In his New York Times column earlier this week, Weekly Standard editor Bill Kristol decried Sen. Barack Obama’s (D-IL) now-infamous “bitter” comments as being “disdainful of small-town America.” “What has Barack Obama accomplished that entitles him to look down on his fellow Americans?” questioned Kristol.
But on Hugh Hewitt’s radio show yesterday, Kristol himself appeared quite “disdainful” of the majority of Americans who are weary of the war in Iraq, implying that many of them are neither “decent” nor “serious,” but rather “feckless”:
KRISTOL: Every time there’s a little flare up, even if the flare up turns out to be for the better, which is what happened in Basra over the last few weeks, and none the less they go, “oh my God, can’t we get out of this.” So there’s a real weariness. Even amongst some decent people of just you know, it seems kind of there’s no end, there’s no clear, there’s no clarity. … And are we going to be such a feckless country, frankly, that we’re going to waste the sacrifices that have been made, snatch defeat and retreat out of the jaws of success and victory. … I’m moderately hopeful that the country gets beyond the kind of weariness and annoyance about the war and gets serious about the world we live in.
A poll released today by ABC News and the Washington Post, found that “views on the Iraq war have…turned more negative, with six in 10 now rejecting the notion that the United States needs to win there to effectively battle terrorism.” Apparently to Kristol, these 60% of Americans are “feckless,” which is defined as either “ineffective; incompetent; futile” or “having no sense of responsibility; indifferent; lazy.”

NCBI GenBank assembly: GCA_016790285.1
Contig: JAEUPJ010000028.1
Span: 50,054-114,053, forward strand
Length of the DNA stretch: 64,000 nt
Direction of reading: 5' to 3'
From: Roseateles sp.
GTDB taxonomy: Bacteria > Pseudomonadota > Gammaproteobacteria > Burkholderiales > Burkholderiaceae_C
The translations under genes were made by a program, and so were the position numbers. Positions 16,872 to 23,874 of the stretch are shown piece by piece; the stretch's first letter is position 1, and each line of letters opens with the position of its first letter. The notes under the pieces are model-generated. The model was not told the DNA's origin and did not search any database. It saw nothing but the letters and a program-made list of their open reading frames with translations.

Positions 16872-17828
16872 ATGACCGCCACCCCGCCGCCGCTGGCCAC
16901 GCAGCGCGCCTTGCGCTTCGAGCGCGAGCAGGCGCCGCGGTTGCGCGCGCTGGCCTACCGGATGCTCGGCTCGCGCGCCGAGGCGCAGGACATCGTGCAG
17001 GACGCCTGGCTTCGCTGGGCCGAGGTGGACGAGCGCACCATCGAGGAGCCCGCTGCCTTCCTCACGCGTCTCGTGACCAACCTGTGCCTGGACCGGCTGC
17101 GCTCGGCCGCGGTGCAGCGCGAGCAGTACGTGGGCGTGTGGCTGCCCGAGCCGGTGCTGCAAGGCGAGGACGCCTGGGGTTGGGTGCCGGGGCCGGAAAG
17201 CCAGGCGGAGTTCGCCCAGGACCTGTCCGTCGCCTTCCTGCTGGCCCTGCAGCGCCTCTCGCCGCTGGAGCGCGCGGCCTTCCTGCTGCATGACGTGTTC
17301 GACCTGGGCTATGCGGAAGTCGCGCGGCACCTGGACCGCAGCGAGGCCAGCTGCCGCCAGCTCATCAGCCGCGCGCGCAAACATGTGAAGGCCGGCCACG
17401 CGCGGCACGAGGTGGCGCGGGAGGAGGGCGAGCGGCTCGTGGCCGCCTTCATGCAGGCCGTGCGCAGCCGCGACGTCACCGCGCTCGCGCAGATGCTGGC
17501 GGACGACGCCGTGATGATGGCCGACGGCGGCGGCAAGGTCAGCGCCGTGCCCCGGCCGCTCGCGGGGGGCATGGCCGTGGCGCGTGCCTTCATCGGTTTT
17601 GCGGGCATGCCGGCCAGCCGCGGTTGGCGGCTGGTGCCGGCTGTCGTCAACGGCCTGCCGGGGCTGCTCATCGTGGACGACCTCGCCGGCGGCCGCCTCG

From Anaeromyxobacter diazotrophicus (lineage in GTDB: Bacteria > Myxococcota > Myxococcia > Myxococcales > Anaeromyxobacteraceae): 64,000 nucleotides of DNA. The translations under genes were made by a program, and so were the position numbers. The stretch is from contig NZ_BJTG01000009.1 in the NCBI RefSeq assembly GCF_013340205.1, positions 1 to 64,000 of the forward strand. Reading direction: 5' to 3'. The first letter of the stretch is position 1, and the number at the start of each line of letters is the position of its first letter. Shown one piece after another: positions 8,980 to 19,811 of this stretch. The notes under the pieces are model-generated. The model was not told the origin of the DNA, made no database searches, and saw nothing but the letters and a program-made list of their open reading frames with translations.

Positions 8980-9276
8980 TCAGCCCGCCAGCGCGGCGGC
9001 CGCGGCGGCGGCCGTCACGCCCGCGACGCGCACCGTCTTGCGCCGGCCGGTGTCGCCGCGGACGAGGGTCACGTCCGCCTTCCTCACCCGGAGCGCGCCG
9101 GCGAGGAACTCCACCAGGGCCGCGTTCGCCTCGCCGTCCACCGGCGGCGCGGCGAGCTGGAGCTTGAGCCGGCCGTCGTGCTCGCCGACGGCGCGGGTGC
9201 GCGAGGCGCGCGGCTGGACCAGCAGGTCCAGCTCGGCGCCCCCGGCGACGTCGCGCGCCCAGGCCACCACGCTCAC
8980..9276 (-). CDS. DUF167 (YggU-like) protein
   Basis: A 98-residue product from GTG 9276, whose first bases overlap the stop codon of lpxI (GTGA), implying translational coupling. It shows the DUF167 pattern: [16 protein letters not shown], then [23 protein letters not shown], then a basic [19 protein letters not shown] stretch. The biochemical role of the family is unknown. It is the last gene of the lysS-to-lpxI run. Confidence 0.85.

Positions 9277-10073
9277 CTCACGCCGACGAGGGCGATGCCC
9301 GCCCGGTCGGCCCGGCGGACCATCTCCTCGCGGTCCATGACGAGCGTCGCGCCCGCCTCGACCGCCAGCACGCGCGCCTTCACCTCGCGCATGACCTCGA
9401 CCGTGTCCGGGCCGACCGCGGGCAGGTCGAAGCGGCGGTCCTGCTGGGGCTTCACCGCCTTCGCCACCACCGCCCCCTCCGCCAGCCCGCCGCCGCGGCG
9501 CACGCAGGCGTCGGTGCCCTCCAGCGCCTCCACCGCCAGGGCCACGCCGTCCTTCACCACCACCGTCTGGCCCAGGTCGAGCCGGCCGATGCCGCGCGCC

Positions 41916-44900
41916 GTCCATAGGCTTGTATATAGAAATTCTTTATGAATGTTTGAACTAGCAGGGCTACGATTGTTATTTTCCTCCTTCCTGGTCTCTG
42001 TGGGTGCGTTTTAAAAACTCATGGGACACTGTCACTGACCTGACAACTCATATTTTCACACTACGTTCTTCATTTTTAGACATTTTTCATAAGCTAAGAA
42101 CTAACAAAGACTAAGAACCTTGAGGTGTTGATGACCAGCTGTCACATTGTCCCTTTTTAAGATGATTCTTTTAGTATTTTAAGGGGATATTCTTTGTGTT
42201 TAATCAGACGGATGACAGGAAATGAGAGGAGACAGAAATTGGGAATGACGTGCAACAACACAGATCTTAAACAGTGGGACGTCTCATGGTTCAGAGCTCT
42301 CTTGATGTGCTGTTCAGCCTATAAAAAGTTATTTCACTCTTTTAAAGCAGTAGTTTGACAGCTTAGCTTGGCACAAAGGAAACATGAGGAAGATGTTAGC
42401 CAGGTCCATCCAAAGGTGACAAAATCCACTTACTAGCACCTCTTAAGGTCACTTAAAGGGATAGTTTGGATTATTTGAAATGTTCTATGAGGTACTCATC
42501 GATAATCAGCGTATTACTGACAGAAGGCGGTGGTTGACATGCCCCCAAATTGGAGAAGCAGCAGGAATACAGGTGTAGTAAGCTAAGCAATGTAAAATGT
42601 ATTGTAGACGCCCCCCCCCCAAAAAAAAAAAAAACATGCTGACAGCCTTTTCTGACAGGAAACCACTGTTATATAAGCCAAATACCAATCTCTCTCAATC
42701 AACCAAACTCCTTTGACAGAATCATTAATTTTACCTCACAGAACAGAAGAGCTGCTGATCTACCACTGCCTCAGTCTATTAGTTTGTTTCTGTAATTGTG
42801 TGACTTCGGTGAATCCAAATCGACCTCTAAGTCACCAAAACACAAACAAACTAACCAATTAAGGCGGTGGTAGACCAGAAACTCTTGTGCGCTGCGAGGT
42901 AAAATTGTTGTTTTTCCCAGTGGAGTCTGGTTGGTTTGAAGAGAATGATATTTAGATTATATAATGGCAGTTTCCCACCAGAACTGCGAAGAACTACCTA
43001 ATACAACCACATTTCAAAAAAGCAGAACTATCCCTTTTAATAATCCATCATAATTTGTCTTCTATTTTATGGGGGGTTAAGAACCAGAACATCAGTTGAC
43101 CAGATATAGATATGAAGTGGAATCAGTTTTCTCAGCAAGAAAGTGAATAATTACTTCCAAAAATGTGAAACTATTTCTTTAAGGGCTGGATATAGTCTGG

Additionally, the poll — which was conducted “after congressional testimony about the war” by Gen. David Petraeus and Amb. Ryan Crocker — found that the majority of Americans, including an increasing share of Republicans, “say the United States should withdraw its military forces to avoid further casualties”:
Moreover, while Bush remains committed to keeping more than 100,000 U.S. troops in Iraq through the rest of his presidency, 56 percent of Americans say the United States should withdraw its military forces to avoid further casualties. This has been the majority view since January 2007.
On several measures, the poll finds Republicans inching away from support for the war. Among them, a sense that progress in Iraq has stalled has increased 13 points from early March, and the percentages who prefer withdrawing troops over risking more casualties (30 percent) and who think that the battle against terrorism can be a success without victory in Iraq (39 percent) are each at new highs.
Perhaps the question should be asked: What has Bill Kristol “accomplished that entitles him to look down on his fellow Americans?”